Violence escalated between Palestine and Israel
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|The Israeli military has conducted air strikes in the Gaza Strip. Photo: Mahmud Hams/Getty Images|
Tensions between Israel and the Palestinians spiralled in recent days.
Israel's police force said thousands of Palestinians had barricaded themselves in the al-Aqsa mosque - the third holiest site in Islam (the building) overnight with stones and Molotov cocktails in anticipation of a confrontation during the Jerusalem Day Flag March, which was scheduled to start at about 16:00 (13:00 GMT).
Officers were ordered to enter the mosque compound to "repel the rioters using demonstration dispersal methods" on Monday morning after a police post was attacked and stones were thrown towards a nearby road, according to a Twitter account named Khaled Abu Toameh.
For over an hour, police fired stun grenades, rubber bullets and tear gas at Palestinians, who threw stones and other objects, BBC News reported.
According to The New York Times, shortly after 6 p.m., militants in Gaza fired rockets toward Jerusalem, and the Israeli military responded with airstrikes. It was a sudden crescendo of violence in the region after months of relative calm, leaving residents of both Israel and Gaza expecting more violence.
Hamas claimed responsibility for the rockets, saying that it had acted in response to the police raid on the mosque compound. Unrest was expected on Monday, when far-right Israelis were scheduled to make a Jerusalem Day march through the Muslim Quarter of the Old City.
Jerusalem has recently witnessed violent clashes between Israeli police and Palestinian protesters over eviction plans to give Palestinian homes in the city suburb to Jewish settlers.
In East Jerusalem, which includes the Old City, Palestinians feel an increasing threat from settlers who have sought to expand the Jewish presence there by buying properties, constructing new buildings, and through court-ordered evictions.
Meanwhile, Israel has suspended Palestinian fishing rights off Gaza over the incendiary balloon attacks which it blamed on Hamas.
A statement on Sunday issued by the coordinator of the Israeli government’s activities in the Palestinian Territories, said: “It has been decided to close the fishing distance in the Gaza Strip, and the decision will take effect immediately, and will continue until further notice.”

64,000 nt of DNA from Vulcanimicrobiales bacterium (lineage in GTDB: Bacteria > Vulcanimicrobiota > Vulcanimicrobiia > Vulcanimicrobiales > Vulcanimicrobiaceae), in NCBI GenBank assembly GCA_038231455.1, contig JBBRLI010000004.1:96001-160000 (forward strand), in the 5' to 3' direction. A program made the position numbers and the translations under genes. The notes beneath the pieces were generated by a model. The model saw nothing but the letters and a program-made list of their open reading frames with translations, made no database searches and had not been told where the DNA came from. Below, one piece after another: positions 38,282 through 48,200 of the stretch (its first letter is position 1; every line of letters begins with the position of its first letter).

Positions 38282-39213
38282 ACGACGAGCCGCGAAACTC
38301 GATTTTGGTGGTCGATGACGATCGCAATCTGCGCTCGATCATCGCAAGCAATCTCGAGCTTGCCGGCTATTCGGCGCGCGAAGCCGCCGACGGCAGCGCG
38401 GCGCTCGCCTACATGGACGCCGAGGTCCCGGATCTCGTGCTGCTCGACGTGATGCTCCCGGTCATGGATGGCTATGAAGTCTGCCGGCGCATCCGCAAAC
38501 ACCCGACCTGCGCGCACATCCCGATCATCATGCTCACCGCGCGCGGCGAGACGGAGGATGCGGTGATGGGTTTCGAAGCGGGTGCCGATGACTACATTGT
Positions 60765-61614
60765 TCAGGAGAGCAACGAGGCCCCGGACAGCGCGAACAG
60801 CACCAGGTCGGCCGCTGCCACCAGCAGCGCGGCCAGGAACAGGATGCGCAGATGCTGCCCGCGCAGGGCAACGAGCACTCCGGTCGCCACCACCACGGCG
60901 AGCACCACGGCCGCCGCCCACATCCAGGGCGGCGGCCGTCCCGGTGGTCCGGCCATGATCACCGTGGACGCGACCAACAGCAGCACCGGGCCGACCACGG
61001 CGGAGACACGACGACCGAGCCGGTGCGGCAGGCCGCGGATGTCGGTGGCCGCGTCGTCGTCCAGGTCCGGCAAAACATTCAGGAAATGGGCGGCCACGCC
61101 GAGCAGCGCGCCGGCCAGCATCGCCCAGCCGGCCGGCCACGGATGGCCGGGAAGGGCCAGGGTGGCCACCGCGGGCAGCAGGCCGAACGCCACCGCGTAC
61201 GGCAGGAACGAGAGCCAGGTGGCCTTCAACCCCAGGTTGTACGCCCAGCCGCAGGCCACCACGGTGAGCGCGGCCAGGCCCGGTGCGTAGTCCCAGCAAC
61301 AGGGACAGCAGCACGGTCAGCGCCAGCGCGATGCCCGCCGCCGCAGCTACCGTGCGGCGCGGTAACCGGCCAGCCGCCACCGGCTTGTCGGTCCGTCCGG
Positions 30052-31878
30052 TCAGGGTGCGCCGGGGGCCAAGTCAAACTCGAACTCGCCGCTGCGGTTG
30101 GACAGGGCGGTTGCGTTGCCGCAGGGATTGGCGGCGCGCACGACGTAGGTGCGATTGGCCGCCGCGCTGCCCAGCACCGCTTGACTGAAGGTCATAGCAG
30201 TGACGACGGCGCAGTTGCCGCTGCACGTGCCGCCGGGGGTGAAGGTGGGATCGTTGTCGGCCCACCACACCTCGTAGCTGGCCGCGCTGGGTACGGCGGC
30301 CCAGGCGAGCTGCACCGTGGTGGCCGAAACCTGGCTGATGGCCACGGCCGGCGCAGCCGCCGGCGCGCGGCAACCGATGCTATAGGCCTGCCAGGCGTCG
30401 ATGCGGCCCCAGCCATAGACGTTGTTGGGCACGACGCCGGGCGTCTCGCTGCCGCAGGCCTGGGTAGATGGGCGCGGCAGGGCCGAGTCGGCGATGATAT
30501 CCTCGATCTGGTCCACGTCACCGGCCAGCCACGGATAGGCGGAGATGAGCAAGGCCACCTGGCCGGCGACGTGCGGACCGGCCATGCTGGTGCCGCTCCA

On Monday, the Israelis also announced the complete closure of the Erez border crossing. Israeli Army Radio said: “Hamas in Gaza is making an extensive effort to ignite the situation. On the other hand, we are ready on all fronts. I advise them not to give us a try.”
Speaking at a recent Cabinet meeting, Israeli Prime Minister Benjamin Netanyahu said: “I tell the terrorist organizations that Israel will respond forcefully to any rocket fire from the Gaza Strip.”, The Arab News said.
As stated in BBC News, US Secretary of State Antony Blinken said Hamas needed to end the rocket attacks "immediately", adding: "All sides need to de-escalate."
The past few days have seen the worst violence in Jerusalem for years, with more than 300 Palestinians wounded in confrontations with Israeli police outside the al-Aqsa mosque on Monday.
|A relative of a Palestinian, who was killed amid a flare-up of Israeli-Palestinian violence, is comforted as he reacts at a hospital in the northern Gaza Strip on Monday. Photo: Reuters|
According to The Foreign Policy, Monday’s confrontation came hours after U.S. National Security Advisor Jake Sullivan spoke with his Israeli counterpart, Meir Ben-Shabbat. Sullivan expressed “serious concerns” about the situation in Jerusalem and about the potential evictions in Sheikh Jarrah as well as encouraging the Israeli government to “pursue appropriate measures to ensure calm during Jerusalem Day commemorations.”
Sullivan’s words follow international condemnation, including from Arab countries, some of which have recently normalized ties with Israel. The United Arab Emirates “strongly condemned” both Friday’s violence and evictions while Jordan has called Israeli actions in al-Aqsa as “barbaric.”
Turkish President Recep Tayyip Erdogan called Israel a “terror state” for “mercilessly and unethically attacking Muslims in Jerusalem.”
Israeli Prime Minister Benjamin Netanyahu—who may be on borrowed time following his failure to form a government last week—has largely ignored international criticism, saying violence has been stirred up by extremists. Netanyahu appeared to shrug off pressure to halt the Sheikh Jarrah evictions, saying “Jerusalem is our capital, and we will continue to build there.”./.
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